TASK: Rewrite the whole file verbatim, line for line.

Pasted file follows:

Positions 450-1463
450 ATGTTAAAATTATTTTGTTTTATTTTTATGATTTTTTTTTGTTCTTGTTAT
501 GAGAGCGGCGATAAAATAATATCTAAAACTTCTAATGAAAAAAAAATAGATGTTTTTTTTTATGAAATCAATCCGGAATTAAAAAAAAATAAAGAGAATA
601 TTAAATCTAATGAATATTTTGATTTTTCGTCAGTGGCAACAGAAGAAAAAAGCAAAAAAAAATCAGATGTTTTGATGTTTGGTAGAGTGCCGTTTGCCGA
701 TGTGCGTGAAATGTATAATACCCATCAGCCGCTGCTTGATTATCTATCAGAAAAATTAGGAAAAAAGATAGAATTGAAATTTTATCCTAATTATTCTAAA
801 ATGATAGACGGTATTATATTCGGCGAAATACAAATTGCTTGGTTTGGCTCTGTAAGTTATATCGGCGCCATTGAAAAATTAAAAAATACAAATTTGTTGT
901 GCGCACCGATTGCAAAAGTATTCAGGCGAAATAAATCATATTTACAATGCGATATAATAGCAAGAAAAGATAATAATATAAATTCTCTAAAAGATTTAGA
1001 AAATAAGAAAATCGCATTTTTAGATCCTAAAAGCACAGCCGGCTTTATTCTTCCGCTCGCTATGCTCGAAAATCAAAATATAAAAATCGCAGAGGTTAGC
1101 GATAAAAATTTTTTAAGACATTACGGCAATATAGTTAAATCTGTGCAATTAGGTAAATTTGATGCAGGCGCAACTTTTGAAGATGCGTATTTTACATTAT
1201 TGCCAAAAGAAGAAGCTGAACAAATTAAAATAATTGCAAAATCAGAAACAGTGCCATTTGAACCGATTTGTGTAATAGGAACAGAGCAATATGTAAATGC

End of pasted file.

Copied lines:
Positions 450-1463
450 ATGTTAAAATTATTTTGTTTTATTTTTATGATTTTTTTTTGTTCTTGTTAT
501 GAGAGCGGCGATAAAATAATATCTAAAACTTCTAATGAAAAAAAAATAGATGTTTTTTTTTATGAAATCAATCCGGAATTAAAAAAAAATAAAGAGAATA
601 TTAAATCTAATGAATATTTTGATTTTTCGTCAGTGGCAACAGAAGAAAAAAGCAAAAAAAAATCAGATGTTTTGATGTTTGGTAGAGTGCCGTTTGCCGA
701 TGTGCGTGAAATGTATAATACCCATCAGCCGCTGCTTGATTATCTATCAGAAAAATTAGGAAAAAAGATAGAATTGAAATTTTATCCTAATTATTCTAAA
801 ATGATAGACGGTATTATATTCGGCGAAATACAAATTGCTTGGTTTGGCTCTGTAAGTTATATCGGCGCCATTGAAAAATTAAAAAATACAAATTTGTTGT
901 GCGCACCGATTGCAAAAGTATTCAGGCGAAATAAATCATATTTACAATGCGATATAATAGCAAGAAAAGATAATAATATAAATTCTCTAAAAGATTTAGA
1001 AAATAAGAAAATCGCATTTTTAGATCCTAAAAGCACAGCCGGCTTTATTCTTCCGCTCGCTATGCTCGAAAATCAAAATATAAAAATCGCAGAGGTTAGC
1101 GATAAAAATTTTTTAAGACATTACGGCAATATAGTTAAATCTGTGCAATTAGGTAAATTTGATGCAGGCGCAACTTTTGAAGATGCGTATTTTACATTAT
1201 TGCCAAAAGAAGAAGCTGAACAAATTAAAATAATTGCAAAATCAGAAACAGTGCCATTTGAACCGATTTGTGTAATAGGAACAGAGCAATATGTAAATGC